Keepers at Durrell Wildlife Conservation Trust are delighted to announce the birth of a healthy male black lion tamarin. The baby, born on 22nd March, represents a great achievement for the conservation charity as this is the first black lion tamarin baby to have been successfully bred outside of Brazil in the last eight years.
About 40 Ottawa area young people took part in today's wonderful conference on sustainability and biodiversity. It was hosted by Ashbury College partnered with St-Laurent Academy and Biodiversitymatters.
Our keynote address was by green economy educator and Ottawa City Councillor David Chernushenko.
We had a presentation by Genevieve Grossenbacher from USC Canada. She discussed our food choices and how to vote with our fork!
Hugh Robertson, his wife, and son put 1 bag of garbage out during a three year period. He discussed how he did it and the morality around climate change.
Little Ray's Reptiles presented endangered species during lunch.
A soft-shelled turtle!
Being a tree for "Darth Vader" the Eastern Ratsnake
Albino snapping turtle
This is a big turtle!
Raptor discussions and how DDT affected them in the past.
Chafic brought his pet bearded dragons.
Canadian Museum of Nature scientist Noel Alfonso presented on taxonomy and particularily on fish biology.
Torry Reid from Organic Growers discussed our local food choices.
Our biodiversity poster.
We planted an oak and a spruce on the grounds of Ashbury College.
Youth of all ages took part!
A special thank you to Ashbury College for hosting the event, Gillian, ASLA, and all the organizers from Biodiversitymatters.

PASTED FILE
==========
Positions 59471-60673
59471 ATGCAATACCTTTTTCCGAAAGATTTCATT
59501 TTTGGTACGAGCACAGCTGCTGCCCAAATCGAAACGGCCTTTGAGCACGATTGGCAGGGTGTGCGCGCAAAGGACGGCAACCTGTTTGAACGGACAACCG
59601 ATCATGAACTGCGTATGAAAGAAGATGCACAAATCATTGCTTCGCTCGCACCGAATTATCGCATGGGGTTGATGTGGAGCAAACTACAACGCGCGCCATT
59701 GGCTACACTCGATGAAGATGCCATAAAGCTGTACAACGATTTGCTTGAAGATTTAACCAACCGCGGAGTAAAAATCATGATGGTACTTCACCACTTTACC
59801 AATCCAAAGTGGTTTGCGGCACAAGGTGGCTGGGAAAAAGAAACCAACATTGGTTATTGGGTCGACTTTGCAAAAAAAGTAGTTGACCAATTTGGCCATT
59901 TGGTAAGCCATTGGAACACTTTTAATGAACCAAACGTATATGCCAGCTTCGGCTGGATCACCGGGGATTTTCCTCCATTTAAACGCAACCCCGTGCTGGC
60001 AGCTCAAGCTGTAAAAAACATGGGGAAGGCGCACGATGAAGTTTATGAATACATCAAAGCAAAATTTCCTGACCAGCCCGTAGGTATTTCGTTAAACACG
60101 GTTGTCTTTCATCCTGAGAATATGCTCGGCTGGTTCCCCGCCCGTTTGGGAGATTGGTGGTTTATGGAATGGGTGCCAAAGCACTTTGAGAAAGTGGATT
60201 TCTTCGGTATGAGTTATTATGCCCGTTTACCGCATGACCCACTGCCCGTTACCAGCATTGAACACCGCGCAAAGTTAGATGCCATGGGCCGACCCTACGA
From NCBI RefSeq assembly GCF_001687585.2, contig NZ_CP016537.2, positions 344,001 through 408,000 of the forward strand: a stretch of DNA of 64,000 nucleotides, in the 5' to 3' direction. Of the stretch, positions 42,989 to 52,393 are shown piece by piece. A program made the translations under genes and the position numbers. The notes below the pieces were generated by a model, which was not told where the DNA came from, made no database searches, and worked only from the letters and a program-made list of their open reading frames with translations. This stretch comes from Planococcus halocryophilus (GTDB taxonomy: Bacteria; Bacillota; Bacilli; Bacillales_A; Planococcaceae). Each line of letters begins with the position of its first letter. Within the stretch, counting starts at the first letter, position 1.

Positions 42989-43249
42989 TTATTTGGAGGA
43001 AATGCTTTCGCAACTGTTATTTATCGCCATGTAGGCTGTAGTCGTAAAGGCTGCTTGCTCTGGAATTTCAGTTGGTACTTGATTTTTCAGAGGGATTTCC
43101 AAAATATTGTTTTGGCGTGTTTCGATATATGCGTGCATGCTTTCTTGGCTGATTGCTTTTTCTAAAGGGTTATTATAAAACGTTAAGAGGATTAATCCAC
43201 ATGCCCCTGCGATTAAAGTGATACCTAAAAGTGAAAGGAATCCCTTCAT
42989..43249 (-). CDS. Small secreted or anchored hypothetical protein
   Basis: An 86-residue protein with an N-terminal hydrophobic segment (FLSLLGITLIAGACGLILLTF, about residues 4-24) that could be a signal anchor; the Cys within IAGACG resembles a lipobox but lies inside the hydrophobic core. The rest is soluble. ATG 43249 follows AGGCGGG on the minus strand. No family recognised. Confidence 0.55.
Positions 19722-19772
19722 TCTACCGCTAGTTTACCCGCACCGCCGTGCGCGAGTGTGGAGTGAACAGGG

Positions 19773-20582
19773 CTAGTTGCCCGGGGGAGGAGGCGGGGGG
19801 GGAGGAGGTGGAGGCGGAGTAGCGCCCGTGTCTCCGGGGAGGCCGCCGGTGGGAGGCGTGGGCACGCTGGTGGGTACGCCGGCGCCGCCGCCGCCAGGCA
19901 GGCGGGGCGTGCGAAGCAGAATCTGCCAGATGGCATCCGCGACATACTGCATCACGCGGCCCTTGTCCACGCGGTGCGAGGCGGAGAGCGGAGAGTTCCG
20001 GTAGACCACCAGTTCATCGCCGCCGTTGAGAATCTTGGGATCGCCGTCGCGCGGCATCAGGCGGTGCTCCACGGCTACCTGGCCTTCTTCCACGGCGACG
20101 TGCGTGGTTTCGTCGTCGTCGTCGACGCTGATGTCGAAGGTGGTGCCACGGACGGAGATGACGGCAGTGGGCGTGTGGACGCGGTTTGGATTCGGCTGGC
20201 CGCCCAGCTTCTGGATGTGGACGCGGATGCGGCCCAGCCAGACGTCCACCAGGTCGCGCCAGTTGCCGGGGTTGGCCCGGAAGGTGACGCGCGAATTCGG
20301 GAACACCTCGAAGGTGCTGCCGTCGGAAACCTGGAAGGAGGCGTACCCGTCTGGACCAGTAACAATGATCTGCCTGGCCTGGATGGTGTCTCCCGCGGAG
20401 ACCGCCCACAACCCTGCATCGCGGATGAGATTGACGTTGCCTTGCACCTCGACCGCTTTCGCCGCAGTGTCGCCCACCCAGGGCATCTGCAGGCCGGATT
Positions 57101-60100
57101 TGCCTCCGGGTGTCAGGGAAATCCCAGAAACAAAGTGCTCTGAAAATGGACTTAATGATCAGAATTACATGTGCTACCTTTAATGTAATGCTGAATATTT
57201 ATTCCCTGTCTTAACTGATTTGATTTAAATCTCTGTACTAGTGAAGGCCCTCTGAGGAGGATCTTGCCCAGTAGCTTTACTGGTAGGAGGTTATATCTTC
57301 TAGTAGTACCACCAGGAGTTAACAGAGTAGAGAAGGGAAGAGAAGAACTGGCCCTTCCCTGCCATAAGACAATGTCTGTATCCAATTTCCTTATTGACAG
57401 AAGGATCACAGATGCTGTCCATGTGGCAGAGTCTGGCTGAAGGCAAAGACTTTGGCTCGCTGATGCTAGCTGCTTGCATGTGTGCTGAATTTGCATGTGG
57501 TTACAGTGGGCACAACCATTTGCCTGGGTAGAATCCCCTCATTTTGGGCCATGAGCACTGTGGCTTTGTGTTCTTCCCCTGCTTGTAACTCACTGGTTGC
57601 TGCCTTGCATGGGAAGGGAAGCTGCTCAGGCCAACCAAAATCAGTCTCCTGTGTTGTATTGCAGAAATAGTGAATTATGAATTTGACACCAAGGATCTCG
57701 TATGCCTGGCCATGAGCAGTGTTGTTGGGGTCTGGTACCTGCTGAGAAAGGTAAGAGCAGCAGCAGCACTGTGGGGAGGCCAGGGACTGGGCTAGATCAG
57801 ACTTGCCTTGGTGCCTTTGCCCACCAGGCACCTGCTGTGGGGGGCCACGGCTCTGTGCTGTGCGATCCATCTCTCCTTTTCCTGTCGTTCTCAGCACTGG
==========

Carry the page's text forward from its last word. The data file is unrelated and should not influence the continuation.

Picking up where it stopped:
"You must be the change you wish to see in the world." - Mahatma Gandhi
This past school year, I volunteered for a local organization called Sustainable Living Ottawa East, where I organized SIX reptile and amphibian surveys along the Rideau River. What’s a reptile and amphibian survey you ask?! It’s when you go out and search for reptile and amphibian species in a certain area (like the Rideau River), and write down what you see/hear. The data collected is sent to other organizations who use it to better understand the species and help protect them!
On Saturday, May 14, I attended two of these surveys (one in the morning and one at night), along with several community members AND five reptile and amphibian experts who helped us find and identity species. In total, we found 95 individuals including Bullfrogs, Green Frogs, American Toads, Leopard Frogs and even a baby snapping turtle (awwww)!
If you and your family would like to be part of this awesome project, we still have two surveys left! They will take place on Saturday, June 18, from 9am to noon and from 9pm to 10pm. Visit www.sustainablelivingottawaeast.ca and download a volunteer package to find out more about our last surveys of the season! Hope to see you there J
A special day at the Biosphere in Montreal. Our biodiversity team did a great job reading the International Youth Declaration on Biodiversity created in part by the youth involved in our Not-for-Profit group Biodiversitymatters. This declaration was written and edited by international youth with the Biodiversity Convention in Nagoya, Japan last October.
Video message by Dr. Ahmed Djoghlaf (Executive Secretary of the CBD)
Tree planting on Biosphere grounds by students from St-Laurent Academy with polar explorer and scientist Jean Lemire